Regarding one who attains nirvana (a Buddha), there is no eternal soul or self but this does not annihilate the consciousness and provisional reality of a person who attains nirvana.
Iconodule, I didn't think about it yesterday, but isn't the consciousness one of the five skandhas?
The consciousness (vijñāna) that is one of the five skandhas manifests in six ways (as eye-consciousness, ear-consciousness, nose-consciousness, tongue-consciousness, body-consciousness, and mind-consciousness).
Both Theravāda and Mahāyāna would agree that when Siddhārtha realized nirvāṇa under the bodhi-tree, that Siddhārtha's skandhas, his body and mental structures, did not cease to exist. In Theravāda, this is 'nirvāṇa-with-remainder'.
I'm not not sure about the details of various Mahāyāna perspectives on the Buddha's post-death state, but in Theravāda, the death of the Buddha was his entrance into parinirvāṇa ('nirvāṇa-without-remainder'), where the Buddha was freed from being bound to body or mental structures. Parinirvāṇa means the cessation of all five skandhas, including all six types of consciousness (vijñāna): eye-consciousness, ear-consciousness, nose-consciousness, tongue-consciousness, body-consciousness, and mind-consciousness.
However, in Theravāda (and in Mahāyāna), parinirvāṇa is not a total annihilation of awareness or "consciousness" altogether. (If it were, parinirvāṇa would be no different than the lack of afterlife posited by materialists and physicalists). Awareness is still present, if only because there is "awareness" of parinirvāṇa. In Theravāda, this "awareness" is known as citta, or the heart. When the citta is purified of ignorance, nirvāṇa (freedom from bondage) is realized. When the citta is contaminated by ignorance, craving arises, producing bondage.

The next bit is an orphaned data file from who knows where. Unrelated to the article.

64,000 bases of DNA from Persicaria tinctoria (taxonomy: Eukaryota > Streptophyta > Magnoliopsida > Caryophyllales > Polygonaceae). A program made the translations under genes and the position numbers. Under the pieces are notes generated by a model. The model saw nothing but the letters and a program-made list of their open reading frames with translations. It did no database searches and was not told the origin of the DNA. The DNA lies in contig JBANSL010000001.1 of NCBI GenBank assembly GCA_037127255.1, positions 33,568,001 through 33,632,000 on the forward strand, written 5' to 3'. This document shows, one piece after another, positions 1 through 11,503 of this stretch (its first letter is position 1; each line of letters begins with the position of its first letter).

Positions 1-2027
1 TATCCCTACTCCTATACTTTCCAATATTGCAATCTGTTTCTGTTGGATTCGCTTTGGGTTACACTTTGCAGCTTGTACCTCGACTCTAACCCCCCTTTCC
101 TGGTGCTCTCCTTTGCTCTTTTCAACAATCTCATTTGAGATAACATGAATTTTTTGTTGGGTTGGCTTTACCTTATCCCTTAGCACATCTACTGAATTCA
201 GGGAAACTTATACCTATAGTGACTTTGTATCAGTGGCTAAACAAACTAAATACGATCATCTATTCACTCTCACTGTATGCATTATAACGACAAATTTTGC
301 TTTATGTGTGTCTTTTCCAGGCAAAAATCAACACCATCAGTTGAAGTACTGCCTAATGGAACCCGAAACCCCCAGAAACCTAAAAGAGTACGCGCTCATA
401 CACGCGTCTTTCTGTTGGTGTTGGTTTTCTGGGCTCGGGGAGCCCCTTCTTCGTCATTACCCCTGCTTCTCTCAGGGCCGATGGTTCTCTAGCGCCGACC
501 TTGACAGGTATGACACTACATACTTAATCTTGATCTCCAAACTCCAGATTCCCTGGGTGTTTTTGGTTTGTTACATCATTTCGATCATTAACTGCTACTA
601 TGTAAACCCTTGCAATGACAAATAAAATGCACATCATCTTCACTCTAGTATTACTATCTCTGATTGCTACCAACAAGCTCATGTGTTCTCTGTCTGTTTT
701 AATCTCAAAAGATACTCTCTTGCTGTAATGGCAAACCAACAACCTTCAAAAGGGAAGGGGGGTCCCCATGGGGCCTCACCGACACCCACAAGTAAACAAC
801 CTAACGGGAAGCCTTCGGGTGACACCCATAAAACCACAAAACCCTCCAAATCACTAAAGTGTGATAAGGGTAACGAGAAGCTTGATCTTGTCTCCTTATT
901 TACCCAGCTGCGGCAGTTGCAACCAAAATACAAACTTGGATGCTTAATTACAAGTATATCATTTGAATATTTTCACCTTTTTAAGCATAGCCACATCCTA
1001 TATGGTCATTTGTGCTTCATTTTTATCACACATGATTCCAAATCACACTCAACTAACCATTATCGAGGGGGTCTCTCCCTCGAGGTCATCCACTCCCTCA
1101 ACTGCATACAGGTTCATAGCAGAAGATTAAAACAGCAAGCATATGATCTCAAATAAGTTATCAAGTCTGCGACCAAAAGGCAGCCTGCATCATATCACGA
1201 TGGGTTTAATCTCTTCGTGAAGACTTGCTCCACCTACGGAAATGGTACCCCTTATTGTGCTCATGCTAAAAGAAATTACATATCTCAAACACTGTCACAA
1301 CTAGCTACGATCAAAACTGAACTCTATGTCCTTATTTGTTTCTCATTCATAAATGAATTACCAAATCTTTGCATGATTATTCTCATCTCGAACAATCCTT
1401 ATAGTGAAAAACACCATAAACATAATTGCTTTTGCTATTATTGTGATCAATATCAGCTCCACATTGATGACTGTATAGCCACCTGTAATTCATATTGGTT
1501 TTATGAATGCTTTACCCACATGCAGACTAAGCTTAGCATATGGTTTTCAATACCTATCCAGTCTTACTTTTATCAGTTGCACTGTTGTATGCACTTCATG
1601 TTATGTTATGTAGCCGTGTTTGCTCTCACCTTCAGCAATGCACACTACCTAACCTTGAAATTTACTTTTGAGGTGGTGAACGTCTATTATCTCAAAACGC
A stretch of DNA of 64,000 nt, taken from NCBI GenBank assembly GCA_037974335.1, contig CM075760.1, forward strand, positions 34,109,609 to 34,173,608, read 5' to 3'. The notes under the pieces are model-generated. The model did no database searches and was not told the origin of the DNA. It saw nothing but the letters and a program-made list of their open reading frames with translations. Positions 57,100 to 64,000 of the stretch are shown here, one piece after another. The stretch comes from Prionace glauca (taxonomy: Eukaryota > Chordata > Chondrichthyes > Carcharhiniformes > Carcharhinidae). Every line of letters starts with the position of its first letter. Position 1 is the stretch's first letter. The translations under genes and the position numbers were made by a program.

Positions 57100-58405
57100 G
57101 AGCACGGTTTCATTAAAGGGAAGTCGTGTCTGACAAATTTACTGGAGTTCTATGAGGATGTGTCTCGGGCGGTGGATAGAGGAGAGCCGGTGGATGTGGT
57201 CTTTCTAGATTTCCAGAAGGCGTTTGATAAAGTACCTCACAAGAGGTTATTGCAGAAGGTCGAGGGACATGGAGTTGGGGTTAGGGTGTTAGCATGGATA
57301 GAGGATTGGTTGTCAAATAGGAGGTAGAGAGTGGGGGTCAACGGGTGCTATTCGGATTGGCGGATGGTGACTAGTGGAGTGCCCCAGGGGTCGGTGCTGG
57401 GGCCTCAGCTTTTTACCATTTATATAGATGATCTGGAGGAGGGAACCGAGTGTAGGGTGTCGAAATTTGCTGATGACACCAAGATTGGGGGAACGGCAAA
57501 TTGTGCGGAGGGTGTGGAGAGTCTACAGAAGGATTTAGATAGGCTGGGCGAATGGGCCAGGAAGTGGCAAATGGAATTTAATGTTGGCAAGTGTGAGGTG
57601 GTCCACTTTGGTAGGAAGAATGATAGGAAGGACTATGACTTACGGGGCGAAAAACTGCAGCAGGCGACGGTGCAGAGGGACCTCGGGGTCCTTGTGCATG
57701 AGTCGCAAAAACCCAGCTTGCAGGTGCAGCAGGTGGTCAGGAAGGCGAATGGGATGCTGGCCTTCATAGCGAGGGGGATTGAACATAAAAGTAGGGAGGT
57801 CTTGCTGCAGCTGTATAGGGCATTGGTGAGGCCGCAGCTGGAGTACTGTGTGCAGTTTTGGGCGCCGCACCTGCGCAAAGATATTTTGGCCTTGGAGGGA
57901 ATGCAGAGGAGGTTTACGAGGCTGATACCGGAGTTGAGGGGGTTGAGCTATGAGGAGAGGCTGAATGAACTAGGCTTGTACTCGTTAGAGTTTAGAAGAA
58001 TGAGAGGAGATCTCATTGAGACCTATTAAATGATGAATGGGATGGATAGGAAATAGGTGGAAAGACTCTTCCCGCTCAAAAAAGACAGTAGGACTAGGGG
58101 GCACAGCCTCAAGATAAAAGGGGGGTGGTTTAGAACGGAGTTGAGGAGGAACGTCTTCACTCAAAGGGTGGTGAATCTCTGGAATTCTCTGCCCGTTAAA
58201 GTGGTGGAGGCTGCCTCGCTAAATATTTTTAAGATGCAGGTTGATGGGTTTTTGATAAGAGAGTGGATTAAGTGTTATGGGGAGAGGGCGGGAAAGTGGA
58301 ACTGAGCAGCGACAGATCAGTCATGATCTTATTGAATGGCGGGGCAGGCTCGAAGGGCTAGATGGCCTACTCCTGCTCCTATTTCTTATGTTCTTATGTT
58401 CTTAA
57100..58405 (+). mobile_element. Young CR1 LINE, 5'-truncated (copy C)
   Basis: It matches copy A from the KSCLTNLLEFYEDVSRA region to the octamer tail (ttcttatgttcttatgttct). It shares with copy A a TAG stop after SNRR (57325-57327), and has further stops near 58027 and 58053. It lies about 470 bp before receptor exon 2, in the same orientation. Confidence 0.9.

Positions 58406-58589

Some have argued that the Mahāyāna or Yogācāra idea of ālaya-vijñāna corresponds to the Theravāda citta.
Some may argue that this purified citta is the "true self", the "atman", but a Theravādin would argue that words like "self" and "atman" simply encourage the self-grasping, craving, and ignorance that produce further dissatisfaction, suffering, and bondage.